Haiti run-off vote off to slow, scrappy start

Reuters News
Posted: Mar 22, 2011 12:57 PM
Haiti run-off vote off to slow, scrappy start

By Joseph Guyler Delva and Pascal Fletcher

PORT-AU-PRINCE (Reuters) - Delays and missing materials dogged early voting on Sunday in Haiti's presidential run-off, which international donors hope can produce a stable leadership to guide recovery after last year's earthquake.

The initial hitches in the capital Port-au-Prince, which produced anger and frustration among some voters, were a concern for the United Nations and the Organization of American States (OAS) which had sought improvements to avoid the chaos and unrest that marred the first round vote held in November.

Several polling stations in the capital were unable to open on time because materials such as ink to mark voters' fingers, ballot papers, labels to mark the ballot boxes and sometimes the boxes themselves had not arrived, witnesses said.

International observers were checking the extent of the problems.

The election presented Haiti's 4.7 million voters with a choice between a political newcomer, energetic entertainer and singer Michel Martelly, 50, and former first lady Mirlande Manigat, 70, a law professor and opposition matriarch.

The small Caribbean state, one of the poorest nations in the world, desperately needs a capable, legitimate leadership and government to steer a post-quake reconstruction that requires billions of dollars of foreign assistance.

Casting his vote in the capital, outgoing President Rene Preval appealed for calm, calling the presidential vote, the first second round run-off in Haiti's electoral history, an important step to consolidate the country's democracy.

"I hope the day will go well, that the results won't have any trouble, so we can have an elected president to replace me," he told reporters.

At polling stations with delays, angry voters protested, then applauded when missing materials arrived.

Blue-helmeted Brazilian U.N. troops guarded voting centers in Port-au-Prince along with Haitian police. White U.N. armored vehicles rumbled through the streets, many still strewn with debris left from last year's quake.


"I need a president to change the situation of the country," said Adeline Hyppolite, 50, a small-scale trader who cast her ballot in the Petionville district of the capital.

"We are hoping for a better life ... but only God knows," she added, saying her husband had been disabled in the quake.

A false report that Haitian-American hip hop star Wyclef Jean, who backs Martelly, had been shot in the hand on the eve of the vote generated a U.S. media frenzy.

But Vanel Lacroix, police chief in Petionville where Jean is staying, said police had confirmed that he had suffered only a minor cut to his hand from glass in an apparent accident.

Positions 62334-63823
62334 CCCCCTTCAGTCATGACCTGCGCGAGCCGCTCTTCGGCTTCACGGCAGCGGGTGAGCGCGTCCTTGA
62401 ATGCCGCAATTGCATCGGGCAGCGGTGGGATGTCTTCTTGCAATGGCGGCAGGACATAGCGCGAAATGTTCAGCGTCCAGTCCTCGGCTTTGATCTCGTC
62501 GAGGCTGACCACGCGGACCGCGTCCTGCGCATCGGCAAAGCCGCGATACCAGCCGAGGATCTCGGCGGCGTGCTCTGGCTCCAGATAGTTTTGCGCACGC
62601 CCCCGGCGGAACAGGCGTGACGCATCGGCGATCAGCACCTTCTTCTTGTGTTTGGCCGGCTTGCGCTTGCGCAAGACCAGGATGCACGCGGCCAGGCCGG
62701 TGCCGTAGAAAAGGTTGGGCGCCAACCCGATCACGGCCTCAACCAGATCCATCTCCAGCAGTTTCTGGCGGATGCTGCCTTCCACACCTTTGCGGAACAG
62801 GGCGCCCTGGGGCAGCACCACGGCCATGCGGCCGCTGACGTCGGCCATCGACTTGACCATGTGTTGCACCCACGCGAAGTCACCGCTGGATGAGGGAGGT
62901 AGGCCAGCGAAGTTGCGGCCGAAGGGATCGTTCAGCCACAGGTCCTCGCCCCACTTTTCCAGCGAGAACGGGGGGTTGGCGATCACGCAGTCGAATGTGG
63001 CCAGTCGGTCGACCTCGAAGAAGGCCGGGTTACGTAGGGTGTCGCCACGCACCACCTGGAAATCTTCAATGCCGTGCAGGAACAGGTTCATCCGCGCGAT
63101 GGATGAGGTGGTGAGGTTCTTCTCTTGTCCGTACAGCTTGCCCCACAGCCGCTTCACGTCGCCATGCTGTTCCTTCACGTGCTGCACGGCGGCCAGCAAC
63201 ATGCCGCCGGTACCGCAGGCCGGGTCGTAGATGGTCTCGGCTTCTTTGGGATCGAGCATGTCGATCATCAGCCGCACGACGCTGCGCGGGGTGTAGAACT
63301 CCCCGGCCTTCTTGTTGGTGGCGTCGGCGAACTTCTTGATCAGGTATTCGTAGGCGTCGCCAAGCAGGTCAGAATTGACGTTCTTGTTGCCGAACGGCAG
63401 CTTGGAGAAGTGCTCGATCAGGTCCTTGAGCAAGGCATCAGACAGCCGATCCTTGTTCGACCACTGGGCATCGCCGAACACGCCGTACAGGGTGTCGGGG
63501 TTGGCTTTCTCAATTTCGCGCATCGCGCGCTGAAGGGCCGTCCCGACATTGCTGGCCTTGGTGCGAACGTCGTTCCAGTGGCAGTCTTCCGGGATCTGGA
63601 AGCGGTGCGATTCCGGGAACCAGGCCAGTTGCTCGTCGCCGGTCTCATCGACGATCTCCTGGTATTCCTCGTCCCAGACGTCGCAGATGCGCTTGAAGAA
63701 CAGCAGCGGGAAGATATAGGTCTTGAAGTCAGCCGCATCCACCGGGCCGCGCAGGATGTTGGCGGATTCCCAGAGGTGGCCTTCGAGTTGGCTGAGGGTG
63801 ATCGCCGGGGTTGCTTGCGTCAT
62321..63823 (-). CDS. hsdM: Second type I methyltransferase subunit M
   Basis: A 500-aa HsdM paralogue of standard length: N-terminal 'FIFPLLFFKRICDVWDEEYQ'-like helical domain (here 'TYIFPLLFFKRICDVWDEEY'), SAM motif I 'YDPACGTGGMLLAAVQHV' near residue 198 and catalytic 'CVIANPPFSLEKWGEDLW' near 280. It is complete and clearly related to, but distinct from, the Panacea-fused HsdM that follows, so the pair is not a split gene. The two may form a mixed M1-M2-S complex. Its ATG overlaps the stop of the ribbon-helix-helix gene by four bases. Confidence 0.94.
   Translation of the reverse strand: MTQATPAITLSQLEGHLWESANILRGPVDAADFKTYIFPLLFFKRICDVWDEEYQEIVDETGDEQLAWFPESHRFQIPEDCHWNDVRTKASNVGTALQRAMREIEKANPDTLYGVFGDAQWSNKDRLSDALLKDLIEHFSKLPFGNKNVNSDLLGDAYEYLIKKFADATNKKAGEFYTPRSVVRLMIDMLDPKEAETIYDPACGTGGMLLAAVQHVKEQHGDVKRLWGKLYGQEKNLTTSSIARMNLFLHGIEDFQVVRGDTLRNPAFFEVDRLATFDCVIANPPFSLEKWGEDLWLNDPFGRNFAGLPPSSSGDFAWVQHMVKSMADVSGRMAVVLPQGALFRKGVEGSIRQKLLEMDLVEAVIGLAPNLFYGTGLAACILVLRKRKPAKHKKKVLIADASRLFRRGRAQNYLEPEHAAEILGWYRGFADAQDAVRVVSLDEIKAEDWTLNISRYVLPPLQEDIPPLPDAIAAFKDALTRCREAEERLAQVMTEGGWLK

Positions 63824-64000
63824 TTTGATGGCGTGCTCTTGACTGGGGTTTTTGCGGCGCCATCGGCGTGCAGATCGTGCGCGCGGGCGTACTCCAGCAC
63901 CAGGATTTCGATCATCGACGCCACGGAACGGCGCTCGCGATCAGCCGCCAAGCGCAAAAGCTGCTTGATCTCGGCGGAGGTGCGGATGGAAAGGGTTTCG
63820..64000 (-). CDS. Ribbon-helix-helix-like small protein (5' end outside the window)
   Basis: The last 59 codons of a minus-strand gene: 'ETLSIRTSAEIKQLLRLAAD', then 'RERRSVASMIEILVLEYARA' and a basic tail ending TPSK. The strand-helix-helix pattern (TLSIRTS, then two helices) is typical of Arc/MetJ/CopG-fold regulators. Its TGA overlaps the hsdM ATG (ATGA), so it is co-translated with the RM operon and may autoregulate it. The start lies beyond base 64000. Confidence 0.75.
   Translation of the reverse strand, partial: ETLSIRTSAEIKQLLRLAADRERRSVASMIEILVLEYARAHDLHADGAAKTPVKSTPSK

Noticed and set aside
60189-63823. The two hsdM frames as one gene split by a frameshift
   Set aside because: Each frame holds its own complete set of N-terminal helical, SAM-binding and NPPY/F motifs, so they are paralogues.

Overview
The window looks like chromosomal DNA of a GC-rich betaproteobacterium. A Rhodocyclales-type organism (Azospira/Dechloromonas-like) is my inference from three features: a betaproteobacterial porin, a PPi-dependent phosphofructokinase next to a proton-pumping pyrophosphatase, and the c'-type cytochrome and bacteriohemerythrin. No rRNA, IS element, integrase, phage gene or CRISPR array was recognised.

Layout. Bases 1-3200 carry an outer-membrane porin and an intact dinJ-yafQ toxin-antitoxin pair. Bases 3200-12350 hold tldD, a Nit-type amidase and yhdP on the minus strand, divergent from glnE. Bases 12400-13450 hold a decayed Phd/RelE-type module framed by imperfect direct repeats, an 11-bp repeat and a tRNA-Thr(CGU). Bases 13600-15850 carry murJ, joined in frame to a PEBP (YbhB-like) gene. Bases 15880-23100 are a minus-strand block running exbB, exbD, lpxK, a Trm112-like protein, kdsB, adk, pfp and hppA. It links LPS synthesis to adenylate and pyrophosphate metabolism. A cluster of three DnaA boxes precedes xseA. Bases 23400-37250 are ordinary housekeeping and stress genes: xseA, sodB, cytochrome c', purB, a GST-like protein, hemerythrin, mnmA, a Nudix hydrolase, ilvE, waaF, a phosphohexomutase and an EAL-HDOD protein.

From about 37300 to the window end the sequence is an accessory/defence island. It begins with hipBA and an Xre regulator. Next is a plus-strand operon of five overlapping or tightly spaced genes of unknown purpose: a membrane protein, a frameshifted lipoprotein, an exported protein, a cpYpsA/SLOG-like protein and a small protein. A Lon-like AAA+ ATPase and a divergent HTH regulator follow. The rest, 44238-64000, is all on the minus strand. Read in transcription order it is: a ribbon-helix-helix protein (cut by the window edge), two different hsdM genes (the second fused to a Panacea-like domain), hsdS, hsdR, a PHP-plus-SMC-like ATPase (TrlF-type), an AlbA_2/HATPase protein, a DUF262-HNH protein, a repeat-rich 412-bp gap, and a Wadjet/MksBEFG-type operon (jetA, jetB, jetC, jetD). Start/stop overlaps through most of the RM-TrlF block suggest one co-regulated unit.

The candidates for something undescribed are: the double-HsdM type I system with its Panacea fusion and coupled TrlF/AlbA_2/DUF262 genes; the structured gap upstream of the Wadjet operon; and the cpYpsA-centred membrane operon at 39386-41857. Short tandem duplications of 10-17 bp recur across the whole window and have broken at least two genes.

"We met with the doctor who saw him and he confirmed Wyclef was cut by glass," Lacroix told Reuters.

Sunday's run-off followed a turbulent November 28 first round vote that dissolved quickly into fraud allegations and unrest.

U.N. Secretary-General Ban Ki-moon and other international leaders appealed for a calm, transparent run-off vote.

Weighing on many Haitians' minds as they cast their ballots will be the reappearance of a political heavyweight from the past, former President Jean-Bertrand Aristide, who arrived back from exile on Friday.

The return of the left-wing populist who still commands a big following in Haiti was opposed by the United States and United Nations as potentially disruptive. But Aristide is not a candidate and aides have said he will stay out of politics.

Although Aristide, who was driven into exile by a 2004 rebellion, has not clearly endorsed any candidate, many voters had been trying to interpret whom he favors in what is expected to be a close-fought run-off. Nevertheless, recent opinion polls have shown Martelly slightly ahead of Manigat.

Mixed in with banners welcoming Aristide, the dueling slogans of the rival candidates were plastered on walls.

Martelly's "Tet Kale" slogan, a Creole play on words that refers to his shaven head and also means "all the way" to convey his promise of forceful change, contrasts with Manigat's more homely "Banm Manman'm" (Give me Mummy) slogan that seeks to bolster her image of experience and responsibility.

Reflecting ex-president Aristide's enduring image as a champion of the poor, many Haitians said that if he were on the ballot they would vote for him.

Under Haiti's election law, the Provisional Electoral Council is due to announce preliminary results from the run-off on March 31, with final results being confirmed on April 16.

(Additional reporting by Faradjine Alfred; Editing by Vicki Allen)